Continue reading “Tindergram” »

  • Everlane’s Transparent City series
    April 8, 2015 | 2:33 pm

    Everlane LA

    “We call it Radical Transparency,” says e-tail startup Everlane. The company, known for its luxe basics, was built on the principle of disclosing production costs and keeping markups as low as possible. Now, Everlane has launched the Transparent City tour, a first-of-its-kind look at the inner workings of like-minded local companies. The kickoff event in LA brought guests behind the scenes with local bloggers, designers and chefs to learn about their creative inspiration. And, perhaps the culmination of the week — Everlane invited a select few on a tour of their factory, sharing the garment construction process from start to finish. The tour had a 300-person waitlist.

    Continue reading “Everlane’s Transparent City series” »

  • Crossing ‘the digital divide’
    March 19, 2015 | 4:24 pm

    ggw_16-9

    In a piece on an 82-year-old going online for the first time, The Washington Post called attention to a rising issue—the divide between those who use the Internet and those who don’t (13% in the U.S., and 41% among senior citizens).

    Continue reading “Crossing ‘the digital divide’” »

  • Incremental saving and giving
    March 11, 2015 | 1:51 pm

    Call it progress or just laziness—apps are popping up that harness our small change and put it to better use. Acorns, dubbed “the Tinder of investing,” links to a user’s debit or credit card and rounds up to the nearest dollar on every purchase. The app then takes that spare change and invests it in a portfolio of the user’s choice—portfolios range from low to high risk (and reward). Or users can opt to let Acorns choose for them based on their age, goals, income and other factors. Meanwhile, apps like Qapital and Digit facilitate regular small transfers from checking to savings, and banks themselves are getting on the incremental savings bandwagon. (See: Bank of America’s Keep the Change and Wells Fargo’s Way2Save.)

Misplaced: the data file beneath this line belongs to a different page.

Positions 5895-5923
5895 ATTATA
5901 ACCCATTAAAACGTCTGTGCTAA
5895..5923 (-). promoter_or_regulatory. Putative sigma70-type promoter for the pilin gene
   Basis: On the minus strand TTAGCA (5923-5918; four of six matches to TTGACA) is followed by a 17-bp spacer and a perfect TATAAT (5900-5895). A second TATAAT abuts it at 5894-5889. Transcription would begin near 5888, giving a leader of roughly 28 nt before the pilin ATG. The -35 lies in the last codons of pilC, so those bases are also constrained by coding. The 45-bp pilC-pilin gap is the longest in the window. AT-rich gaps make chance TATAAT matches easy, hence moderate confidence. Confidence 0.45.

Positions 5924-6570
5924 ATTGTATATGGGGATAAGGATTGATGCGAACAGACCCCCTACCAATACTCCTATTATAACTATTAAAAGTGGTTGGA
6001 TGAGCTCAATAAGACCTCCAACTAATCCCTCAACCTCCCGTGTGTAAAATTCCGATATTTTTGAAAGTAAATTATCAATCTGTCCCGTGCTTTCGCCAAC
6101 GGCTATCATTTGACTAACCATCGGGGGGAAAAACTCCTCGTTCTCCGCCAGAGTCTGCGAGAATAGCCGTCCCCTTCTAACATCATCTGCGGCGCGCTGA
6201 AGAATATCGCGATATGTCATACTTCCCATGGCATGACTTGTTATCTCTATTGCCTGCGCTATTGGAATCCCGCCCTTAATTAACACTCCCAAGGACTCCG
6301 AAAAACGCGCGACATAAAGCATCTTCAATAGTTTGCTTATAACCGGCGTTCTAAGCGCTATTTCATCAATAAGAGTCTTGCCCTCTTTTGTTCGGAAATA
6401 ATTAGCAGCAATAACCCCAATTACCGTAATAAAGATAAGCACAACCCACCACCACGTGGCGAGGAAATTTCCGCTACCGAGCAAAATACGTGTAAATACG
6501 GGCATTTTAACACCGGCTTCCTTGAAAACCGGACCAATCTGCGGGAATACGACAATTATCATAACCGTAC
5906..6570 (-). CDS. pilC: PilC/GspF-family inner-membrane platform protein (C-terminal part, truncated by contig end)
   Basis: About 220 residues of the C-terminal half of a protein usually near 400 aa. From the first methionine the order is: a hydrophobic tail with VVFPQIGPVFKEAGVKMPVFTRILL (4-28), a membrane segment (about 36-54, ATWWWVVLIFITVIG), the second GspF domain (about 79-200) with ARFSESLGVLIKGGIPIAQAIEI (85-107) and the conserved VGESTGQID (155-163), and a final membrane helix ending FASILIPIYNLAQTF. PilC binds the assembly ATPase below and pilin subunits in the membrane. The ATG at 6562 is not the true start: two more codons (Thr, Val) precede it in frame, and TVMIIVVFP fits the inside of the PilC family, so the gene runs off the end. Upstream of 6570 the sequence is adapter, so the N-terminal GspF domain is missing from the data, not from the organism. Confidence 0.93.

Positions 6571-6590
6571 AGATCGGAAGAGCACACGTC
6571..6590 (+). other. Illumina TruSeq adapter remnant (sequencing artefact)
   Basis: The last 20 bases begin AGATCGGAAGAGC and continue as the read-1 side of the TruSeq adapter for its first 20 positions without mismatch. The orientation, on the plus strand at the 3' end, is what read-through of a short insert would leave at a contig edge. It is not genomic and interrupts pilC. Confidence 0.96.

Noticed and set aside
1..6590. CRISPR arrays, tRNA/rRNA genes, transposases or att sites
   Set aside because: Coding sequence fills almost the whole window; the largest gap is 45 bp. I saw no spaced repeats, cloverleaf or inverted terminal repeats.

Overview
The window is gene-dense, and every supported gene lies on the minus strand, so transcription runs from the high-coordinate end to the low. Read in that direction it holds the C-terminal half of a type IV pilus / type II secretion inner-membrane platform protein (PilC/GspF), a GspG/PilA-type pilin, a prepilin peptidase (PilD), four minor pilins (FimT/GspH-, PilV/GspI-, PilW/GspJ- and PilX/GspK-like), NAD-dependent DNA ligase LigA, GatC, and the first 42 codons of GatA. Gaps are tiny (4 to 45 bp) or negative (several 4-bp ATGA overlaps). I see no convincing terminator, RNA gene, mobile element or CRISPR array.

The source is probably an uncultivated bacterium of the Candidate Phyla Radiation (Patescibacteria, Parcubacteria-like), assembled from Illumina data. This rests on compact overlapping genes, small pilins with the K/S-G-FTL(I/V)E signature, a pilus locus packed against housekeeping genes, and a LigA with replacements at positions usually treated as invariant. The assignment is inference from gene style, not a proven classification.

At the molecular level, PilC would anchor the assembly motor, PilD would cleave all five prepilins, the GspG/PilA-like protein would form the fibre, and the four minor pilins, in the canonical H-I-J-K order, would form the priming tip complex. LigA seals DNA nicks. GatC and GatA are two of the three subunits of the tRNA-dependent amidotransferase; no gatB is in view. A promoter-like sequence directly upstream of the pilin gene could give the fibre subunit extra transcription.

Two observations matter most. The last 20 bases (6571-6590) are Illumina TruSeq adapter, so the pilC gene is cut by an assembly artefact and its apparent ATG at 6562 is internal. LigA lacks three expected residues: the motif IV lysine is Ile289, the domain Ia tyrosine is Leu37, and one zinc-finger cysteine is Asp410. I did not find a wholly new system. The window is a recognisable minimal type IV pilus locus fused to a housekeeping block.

Continue reading “Incremental saving and giving” »

  • Augmenting sleep
    March 9, 2015 | 12:02 pm

    Sense orb

    Digital platforms are already integrated into our every waking minute—now they’re moving into our sleep. A spate of apps and devices aim to aid and facilitate better sleep, from ambient lamps to a lucid dreaming sleep mask to an app that wakes you up with a phone call from a stranger.

    Continue reading “Augmenting sleep” »

  • The sharing economy grows up
    March 3, 2015 | 3:30 pm

    Screen Shot 2015-03-03 at 2.28.41 PM

    Hotel giant Starwood has bought in to the sharing economy. The group, which owns W Hotels, St. Regis and Sheraton, has announced a partnership with car service Uber in which every dollar spent by a guest on an Uber car earns points toward free rooms and other perks.

    Continue reading “The sharing economy grows up” »

  • Digital immersive exercise
    February 25, 2015 | 4:04 pm

    immersive-fitness-the-trip

    Equinox’s new revved-up cycle class speaks to a growing exercise trend—digital immersion. This month the gym brand unveiled Pursuit, an immersive cycling concept, to limited U.S. gyms. Equinox describes the program as “an immersive studio cycling experience that uses groundbreaking gaming and data visualization to drive competition and inspire peak performance.”

    Continue reading “Digital immersive exercise” »

  • Science fare
    February 20, 2015 | 2:07 pm

    Screen Shot 2015-02-20 at 12.59.22 PM

    The worlds of science, gastronomy and art are continuing to cross-pollinate—from edible conceptual art to molecular gastronomy “lab cafés” to synesthetic dining events. Café ArtScience in Cambridge, Mass., is a recent example. Opened late last year by David Edwards, a Harvard engineering professor, the café serves whiskey “fogs” through a special carafe that turns the liquor into vapor (which means consumers don’t take in any of the calories and feel none of the intoxicating effects).

    Continue reading “Science fare” »

  • RSSArchive for Things to Watch »